IFTLE 296: The 2016 ConFab – China the “Wild Card”; HBM Close Up; Comparing High Density Packaging Technologies
By Dr. Phil Garrou, Contributing Editor
By now every web site from the MIT review to Popular Mechanics (yes, seriously) has picked up the release of the last ITRS roadmap and it’s conclusion that Moore’s Law or more precisely “scaling,” as we have known it, are a thing of the past. I will let the dust settle and dedicate IFTLE 300, my milestone, to discuss this milestone.
But for now, taking a respite from the powerful 2016 ECTC conference, let’s take a look at activities at the ConFab that occurred in June.
IC Insights –IC Industry Status
Bill McClean gave his annual look at the state of our industry. His numbers (shown below) show us coming back to pre 2015 values, although IFTLE’s gut feel is that we will be lucky to surpass 2015 numbers. I base this on the now well accepted data that shows our electronics industry has a 96% correlation factor with the overall GDP. It’s nice to have a rosy outlook, but the GDP just isn’t going anywhere lately and even 2% growth may be overly optimistic.
Equally as interesting is the role of China in this economy. In past blogs I have called them the “wild card” in any economic outlooks. They are pursuing the microelectronics industry so strongly because they are currently manufacturing only 13% of the ICs they consume (2015). The Govt has poured billions into funds to try to reverse this.
McClean reports the following 3 phase strategy:
We are clearly in the 3rd phase now where they are attempting to gain share in the electronics industry by mergers and acquisitions.
Although attempts to buy Micron, WesternDigital/Sandisk and Fairchild have not worked out, many other mergers / acquisitions / JV’s have as shown below.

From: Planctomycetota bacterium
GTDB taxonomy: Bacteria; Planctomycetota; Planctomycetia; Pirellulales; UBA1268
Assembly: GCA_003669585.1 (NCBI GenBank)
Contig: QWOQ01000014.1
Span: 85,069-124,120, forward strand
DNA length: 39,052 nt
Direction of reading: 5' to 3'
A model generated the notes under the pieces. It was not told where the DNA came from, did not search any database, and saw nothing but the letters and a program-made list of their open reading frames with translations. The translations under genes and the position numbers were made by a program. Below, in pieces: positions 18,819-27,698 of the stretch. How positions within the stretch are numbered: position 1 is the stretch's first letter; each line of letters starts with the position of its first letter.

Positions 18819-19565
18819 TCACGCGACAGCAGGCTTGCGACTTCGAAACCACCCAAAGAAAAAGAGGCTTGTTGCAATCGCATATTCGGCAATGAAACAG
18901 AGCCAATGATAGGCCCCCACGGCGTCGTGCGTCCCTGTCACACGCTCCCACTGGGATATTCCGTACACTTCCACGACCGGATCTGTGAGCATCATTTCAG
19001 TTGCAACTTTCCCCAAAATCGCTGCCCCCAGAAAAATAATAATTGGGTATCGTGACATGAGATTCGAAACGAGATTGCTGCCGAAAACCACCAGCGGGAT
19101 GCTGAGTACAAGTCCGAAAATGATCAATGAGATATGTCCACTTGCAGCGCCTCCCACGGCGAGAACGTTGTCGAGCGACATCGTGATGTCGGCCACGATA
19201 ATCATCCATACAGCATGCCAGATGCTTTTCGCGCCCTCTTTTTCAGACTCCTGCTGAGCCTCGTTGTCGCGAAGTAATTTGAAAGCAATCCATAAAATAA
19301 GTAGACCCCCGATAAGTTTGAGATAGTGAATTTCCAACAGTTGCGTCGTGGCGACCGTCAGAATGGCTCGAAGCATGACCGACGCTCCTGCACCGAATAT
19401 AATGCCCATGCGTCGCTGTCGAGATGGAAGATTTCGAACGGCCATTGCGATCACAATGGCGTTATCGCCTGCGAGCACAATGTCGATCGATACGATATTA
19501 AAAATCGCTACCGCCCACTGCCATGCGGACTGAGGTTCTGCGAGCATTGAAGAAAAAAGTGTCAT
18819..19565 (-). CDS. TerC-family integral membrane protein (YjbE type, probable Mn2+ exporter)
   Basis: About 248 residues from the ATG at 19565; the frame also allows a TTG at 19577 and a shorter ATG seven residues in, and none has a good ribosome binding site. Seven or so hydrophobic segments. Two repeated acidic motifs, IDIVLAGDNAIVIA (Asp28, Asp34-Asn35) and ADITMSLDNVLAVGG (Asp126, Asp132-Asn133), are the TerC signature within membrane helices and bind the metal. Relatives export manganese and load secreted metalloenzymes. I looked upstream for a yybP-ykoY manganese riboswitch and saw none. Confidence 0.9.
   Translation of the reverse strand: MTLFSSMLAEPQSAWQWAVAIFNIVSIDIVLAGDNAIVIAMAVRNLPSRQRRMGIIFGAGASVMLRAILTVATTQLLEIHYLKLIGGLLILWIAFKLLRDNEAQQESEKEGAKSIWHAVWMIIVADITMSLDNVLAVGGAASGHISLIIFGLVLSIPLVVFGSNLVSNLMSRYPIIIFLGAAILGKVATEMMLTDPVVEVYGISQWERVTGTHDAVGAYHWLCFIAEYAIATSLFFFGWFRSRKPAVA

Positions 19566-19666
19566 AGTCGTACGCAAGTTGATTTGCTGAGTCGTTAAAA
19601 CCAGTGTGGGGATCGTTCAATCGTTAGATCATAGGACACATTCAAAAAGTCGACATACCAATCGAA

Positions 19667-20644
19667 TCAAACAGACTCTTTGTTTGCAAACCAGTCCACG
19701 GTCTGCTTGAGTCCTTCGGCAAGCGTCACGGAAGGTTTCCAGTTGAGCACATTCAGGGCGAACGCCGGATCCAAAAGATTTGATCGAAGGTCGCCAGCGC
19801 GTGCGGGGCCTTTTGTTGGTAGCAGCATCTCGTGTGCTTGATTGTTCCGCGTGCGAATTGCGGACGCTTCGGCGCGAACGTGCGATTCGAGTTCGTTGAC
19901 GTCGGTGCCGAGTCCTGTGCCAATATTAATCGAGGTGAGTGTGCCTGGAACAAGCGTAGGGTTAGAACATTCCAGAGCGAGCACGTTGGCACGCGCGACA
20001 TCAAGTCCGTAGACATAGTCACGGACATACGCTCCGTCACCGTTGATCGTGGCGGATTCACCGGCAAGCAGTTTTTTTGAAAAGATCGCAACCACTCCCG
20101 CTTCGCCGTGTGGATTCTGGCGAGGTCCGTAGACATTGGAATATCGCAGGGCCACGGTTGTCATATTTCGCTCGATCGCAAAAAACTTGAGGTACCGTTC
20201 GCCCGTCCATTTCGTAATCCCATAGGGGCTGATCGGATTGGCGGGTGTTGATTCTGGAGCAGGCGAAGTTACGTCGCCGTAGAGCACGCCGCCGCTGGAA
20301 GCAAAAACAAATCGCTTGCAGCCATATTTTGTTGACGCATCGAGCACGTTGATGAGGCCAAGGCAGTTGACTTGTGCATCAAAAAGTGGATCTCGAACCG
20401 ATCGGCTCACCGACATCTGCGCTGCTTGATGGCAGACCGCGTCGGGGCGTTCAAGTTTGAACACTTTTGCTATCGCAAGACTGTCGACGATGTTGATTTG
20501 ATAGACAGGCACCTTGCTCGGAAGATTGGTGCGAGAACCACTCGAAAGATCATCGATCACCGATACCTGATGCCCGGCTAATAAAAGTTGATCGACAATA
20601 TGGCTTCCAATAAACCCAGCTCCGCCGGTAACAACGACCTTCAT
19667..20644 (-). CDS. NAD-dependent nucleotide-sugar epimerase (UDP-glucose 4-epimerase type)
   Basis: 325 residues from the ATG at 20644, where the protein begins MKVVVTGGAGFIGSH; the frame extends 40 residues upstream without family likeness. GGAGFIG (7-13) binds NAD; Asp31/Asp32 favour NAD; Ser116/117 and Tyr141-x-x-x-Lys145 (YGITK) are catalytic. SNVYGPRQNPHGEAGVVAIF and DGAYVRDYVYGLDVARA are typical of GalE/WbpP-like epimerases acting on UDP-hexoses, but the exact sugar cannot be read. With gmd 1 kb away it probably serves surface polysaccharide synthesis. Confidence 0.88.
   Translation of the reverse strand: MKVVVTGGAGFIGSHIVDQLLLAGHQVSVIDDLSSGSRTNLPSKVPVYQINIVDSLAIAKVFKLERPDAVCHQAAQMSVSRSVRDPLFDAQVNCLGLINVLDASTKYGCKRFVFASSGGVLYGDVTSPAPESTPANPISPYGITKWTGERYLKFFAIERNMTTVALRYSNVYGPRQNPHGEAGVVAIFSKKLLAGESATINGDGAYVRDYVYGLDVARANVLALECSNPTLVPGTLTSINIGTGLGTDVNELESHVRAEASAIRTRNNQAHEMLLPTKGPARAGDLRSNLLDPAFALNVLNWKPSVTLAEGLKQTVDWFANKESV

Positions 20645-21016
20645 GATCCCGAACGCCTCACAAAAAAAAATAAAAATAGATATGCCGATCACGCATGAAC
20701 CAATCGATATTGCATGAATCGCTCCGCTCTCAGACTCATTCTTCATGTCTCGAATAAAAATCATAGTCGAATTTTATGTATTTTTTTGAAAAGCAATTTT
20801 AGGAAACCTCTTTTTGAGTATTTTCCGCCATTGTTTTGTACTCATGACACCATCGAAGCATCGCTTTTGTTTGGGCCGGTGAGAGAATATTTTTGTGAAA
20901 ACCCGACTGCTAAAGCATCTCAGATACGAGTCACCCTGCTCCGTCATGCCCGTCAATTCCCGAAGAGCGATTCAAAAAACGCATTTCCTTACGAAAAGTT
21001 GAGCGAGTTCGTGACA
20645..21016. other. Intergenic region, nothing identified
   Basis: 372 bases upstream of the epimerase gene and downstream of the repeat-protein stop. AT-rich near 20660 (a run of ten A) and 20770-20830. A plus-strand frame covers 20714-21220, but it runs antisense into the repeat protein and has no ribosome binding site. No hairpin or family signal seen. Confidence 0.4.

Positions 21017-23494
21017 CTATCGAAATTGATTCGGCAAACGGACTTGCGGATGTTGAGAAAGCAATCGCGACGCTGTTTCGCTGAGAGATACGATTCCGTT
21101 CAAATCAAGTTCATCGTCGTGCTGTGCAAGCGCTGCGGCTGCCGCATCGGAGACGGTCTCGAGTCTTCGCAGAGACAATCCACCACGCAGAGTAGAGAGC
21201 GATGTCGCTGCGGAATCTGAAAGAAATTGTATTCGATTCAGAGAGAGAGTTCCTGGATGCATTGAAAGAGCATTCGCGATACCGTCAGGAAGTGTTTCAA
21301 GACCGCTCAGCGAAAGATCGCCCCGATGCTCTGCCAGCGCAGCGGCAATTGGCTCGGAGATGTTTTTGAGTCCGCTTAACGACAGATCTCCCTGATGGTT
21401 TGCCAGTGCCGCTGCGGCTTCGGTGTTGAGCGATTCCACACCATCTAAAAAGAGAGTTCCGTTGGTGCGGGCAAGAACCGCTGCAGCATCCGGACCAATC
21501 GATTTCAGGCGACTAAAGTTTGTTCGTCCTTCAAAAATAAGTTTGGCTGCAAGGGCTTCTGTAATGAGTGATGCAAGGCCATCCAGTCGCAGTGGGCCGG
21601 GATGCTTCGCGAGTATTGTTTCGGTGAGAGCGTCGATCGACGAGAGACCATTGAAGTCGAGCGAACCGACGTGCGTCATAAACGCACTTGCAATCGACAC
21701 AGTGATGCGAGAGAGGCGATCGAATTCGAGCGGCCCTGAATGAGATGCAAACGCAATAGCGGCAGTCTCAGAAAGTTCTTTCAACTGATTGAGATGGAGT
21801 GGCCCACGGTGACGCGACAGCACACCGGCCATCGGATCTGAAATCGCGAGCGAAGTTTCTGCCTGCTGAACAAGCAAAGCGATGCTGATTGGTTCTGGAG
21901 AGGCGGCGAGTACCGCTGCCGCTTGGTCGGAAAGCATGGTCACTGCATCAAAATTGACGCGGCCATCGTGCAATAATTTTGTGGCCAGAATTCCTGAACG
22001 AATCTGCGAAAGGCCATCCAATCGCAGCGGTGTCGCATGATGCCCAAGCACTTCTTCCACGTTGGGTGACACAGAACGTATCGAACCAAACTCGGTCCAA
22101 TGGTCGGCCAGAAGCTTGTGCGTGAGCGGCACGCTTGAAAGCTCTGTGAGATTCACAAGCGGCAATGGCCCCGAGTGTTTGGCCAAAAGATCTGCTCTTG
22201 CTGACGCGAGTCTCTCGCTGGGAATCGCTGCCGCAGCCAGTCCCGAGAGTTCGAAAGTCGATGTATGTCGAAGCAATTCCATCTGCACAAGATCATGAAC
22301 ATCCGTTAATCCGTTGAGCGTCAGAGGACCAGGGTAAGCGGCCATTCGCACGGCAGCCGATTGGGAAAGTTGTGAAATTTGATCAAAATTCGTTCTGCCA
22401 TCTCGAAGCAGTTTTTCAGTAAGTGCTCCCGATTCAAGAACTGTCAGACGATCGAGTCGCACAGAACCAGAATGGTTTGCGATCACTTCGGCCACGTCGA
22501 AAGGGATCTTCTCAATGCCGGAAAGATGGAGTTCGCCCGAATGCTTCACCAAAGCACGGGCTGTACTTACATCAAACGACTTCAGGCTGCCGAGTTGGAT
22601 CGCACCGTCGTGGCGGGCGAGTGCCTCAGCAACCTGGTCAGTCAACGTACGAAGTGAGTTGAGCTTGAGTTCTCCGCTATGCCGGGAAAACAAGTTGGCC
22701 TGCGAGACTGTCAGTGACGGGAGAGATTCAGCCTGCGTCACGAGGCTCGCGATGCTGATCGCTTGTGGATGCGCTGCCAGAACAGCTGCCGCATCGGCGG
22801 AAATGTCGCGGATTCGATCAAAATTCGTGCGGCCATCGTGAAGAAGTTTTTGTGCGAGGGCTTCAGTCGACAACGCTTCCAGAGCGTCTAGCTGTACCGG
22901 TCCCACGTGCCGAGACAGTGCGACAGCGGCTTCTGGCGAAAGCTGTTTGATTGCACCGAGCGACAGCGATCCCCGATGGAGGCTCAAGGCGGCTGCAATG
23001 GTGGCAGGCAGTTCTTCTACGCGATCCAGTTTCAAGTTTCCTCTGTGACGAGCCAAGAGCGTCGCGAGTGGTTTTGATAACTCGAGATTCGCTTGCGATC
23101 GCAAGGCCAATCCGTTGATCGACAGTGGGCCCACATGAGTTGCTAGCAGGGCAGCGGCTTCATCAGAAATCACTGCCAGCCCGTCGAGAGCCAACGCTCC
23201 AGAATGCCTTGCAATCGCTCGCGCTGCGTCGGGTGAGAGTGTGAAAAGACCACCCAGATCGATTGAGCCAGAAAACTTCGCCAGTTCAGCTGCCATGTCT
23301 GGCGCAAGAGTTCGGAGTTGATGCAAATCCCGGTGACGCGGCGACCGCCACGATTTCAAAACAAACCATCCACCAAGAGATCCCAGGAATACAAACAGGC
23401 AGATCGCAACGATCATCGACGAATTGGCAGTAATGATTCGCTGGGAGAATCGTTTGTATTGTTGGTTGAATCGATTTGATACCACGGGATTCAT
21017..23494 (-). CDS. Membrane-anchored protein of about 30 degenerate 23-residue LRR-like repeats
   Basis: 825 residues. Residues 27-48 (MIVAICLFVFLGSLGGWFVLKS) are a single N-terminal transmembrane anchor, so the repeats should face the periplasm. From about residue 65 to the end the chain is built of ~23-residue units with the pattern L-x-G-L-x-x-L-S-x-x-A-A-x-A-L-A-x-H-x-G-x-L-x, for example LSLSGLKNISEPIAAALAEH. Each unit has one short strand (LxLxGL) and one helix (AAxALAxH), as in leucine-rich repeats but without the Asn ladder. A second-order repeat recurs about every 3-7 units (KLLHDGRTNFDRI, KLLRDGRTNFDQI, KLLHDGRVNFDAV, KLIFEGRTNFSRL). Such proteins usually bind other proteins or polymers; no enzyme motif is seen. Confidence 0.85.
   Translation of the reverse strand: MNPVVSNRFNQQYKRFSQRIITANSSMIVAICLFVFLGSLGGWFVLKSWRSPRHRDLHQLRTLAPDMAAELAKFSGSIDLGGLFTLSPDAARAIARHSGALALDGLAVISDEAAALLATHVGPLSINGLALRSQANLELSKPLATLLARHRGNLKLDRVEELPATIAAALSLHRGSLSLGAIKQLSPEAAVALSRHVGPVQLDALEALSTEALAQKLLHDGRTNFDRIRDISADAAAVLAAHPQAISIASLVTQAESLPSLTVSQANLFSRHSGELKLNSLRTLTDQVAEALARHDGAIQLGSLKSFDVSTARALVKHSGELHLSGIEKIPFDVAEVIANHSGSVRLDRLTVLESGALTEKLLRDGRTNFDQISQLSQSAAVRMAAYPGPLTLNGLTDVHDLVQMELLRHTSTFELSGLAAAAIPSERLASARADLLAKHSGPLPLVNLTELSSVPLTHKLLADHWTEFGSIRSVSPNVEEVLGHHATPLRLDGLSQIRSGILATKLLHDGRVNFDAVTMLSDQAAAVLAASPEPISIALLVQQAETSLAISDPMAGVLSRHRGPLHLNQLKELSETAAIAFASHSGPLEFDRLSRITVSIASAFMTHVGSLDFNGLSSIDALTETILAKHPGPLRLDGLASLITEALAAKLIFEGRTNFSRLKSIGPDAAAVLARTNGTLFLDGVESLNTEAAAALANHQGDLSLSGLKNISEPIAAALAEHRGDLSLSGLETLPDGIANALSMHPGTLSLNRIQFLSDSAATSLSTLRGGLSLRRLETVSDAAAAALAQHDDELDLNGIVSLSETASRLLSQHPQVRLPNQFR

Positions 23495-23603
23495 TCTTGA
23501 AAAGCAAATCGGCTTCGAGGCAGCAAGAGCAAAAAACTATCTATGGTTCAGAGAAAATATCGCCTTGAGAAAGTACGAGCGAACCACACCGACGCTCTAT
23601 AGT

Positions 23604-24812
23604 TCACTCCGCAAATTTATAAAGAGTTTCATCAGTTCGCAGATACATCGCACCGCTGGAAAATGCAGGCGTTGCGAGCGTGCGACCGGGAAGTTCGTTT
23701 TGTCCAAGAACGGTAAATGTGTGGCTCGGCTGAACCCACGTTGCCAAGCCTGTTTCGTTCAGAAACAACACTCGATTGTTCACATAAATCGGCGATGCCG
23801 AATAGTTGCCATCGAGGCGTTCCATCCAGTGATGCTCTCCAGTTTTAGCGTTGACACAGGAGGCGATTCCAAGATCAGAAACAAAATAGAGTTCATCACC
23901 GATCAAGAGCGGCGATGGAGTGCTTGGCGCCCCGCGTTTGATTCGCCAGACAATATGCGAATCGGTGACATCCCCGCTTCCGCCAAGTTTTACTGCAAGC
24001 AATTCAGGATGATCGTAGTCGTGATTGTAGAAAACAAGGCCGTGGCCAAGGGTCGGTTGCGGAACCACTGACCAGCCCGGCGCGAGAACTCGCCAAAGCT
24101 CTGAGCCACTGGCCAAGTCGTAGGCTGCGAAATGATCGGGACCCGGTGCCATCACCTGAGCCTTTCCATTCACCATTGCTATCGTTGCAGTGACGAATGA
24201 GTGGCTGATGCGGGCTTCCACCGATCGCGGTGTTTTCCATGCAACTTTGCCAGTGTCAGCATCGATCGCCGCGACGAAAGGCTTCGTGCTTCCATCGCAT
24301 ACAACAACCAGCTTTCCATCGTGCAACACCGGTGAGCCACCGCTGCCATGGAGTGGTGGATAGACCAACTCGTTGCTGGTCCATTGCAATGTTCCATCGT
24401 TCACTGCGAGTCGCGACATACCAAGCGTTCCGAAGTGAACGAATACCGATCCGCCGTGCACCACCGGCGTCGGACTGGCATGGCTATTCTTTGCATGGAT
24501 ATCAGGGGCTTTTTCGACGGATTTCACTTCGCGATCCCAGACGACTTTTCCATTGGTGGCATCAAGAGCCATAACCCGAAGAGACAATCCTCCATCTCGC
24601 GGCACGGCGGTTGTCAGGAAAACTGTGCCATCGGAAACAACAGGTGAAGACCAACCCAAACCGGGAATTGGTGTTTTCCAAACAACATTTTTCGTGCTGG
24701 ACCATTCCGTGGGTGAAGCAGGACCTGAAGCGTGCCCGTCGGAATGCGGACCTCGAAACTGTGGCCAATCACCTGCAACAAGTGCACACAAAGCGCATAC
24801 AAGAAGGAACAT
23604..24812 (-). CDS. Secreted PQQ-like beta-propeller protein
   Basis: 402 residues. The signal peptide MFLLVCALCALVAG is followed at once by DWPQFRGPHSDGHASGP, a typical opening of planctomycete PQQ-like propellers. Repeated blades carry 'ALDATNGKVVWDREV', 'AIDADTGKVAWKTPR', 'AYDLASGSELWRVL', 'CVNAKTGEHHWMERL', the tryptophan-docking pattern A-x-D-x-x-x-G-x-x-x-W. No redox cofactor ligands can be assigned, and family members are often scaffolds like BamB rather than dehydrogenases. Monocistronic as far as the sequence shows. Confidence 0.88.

TechInsights – Where the money is being made and HBM Close up
Kevin Gibb from TechInsights had an interesting point to make about where the money is being made and some great cross section photos of Hynix HBM memory stacks.
First, looking at where TSMC and UMC generate their sales, we see that TSMC is much more highly invested in the latest nodes, i.e. 28 and 20nm vs UMC. Also interesting that 180 and 130nm are generating more sales for TSMC than 90 and 60nm.
We are all aware by now of the infamous Hynix HB memory stacks which have become the mainstay of 2.5D memory products like the AMD R9 Fury. The photos below are some of the better close-up cross sections that I have seen.
The 5.5um Cu filled TSVs are on 40um pitch and show a 9um KOZ (keep out zone)
Intel – Enabling IC Scaling, Miniaturization and System Integration through Adv Packaging
Islam Salama of Intel joined the bandwagon that some of us reached years ago when it became clear that Moore’s Law WAS coming to an end. That is – future product advances / differentiation will come from advanced packaging technologies.
He offered the following slide to support his premise that packaging substrates are becoming an integral part of product performance.
Even more interesting was this comparison of the densities achievable with some of today’s more popular high density packaging technologies. He concludes that panel level technology and die last approaches offer a path for technology scaling and affordability.
For all the latest in 2.5/3DIC and other advanced packaging, stay linked to IFTLE…